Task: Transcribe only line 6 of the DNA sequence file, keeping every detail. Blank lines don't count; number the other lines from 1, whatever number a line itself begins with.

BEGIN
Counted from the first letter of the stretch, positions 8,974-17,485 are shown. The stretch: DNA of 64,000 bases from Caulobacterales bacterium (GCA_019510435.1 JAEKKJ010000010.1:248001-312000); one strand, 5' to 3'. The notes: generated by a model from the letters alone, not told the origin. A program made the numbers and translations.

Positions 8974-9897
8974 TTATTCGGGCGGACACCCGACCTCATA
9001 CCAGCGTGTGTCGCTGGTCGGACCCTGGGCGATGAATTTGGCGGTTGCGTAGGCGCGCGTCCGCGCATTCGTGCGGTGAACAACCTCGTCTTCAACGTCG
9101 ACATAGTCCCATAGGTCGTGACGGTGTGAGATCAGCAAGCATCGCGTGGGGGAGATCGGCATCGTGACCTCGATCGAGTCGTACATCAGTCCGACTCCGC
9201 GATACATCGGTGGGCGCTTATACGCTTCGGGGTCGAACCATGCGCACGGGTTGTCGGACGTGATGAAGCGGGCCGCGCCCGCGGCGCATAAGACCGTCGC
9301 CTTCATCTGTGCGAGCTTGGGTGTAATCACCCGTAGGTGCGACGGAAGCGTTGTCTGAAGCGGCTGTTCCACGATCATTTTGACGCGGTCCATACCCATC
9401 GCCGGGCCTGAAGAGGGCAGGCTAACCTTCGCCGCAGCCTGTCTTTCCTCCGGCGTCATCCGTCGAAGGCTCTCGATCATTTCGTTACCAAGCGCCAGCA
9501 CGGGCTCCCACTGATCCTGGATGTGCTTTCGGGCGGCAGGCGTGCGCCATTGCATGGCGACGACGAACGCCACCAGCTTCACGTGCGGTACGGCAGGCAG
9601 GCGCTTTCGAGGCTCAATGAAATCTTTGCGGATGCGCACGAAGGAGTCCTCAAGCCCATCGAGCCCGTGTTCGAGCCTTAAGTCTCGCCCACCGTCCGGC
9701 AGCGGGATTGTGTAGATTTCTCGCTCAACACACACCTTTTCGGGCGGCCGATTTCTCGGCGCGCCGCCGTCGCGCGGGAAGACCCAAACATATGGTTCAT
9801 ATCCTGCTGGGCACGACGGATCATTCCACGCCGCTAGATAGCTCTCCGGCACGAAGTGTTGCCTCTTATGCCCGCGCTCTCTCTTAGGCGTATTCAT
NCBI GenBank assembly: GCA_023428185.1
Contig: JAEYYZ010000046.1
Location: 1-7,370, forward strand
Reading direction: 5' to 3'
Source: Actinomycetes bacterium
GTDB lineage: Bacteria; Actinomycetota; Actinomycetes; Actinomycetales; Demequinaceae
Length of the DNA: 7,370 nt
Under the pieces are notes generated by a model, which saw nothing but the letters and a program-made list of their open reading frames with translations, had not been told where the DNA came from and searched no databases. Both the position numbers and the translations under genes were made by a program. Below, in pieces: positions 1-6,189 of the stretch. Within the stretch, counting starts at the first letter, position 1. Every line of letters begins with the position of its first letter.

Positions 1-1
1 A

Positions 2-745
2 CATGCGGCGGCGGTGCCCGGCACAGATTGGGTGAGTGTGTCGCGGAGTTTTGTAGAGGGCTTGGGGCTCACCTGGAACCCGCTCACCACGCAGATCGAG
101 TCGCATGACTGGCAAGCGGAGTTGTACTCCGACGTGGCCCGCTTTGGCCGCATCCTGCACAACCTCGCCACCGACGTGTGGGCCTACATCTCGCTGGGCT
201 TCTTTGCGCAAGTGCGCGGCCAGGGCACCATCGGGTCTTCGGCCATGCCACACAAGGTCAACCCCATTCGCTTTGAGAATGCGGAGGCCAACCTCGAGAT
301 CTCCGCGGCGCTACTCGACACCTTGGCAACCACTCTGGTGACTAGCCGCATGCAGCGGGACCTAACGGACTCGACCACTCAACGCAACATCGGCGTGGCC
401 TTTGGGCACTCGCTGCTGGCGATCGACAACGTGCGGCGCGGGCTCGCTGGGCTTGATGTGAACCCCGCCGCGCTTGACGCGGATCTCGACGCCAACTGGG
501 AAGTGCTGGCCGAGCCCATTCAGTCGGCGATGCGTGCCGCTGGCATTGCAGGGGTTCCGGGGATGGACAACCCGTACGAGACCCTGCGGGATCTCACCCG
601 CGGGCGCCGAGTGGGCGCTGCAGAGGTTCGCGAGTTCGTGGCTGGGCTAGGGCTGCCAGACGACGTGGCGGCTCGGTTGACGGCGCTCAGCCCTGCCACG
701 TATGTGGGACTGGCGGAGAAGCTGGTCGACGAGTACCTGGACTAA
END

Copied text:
9201 GATACATCGGTGGGCGCTTATACGCTTCGGGGTCGAACCATGCGCACGGGTTGTCGGACGTGATGAAGCGGGCCGCGCCCGCGGCGCATAAGACCGTCGC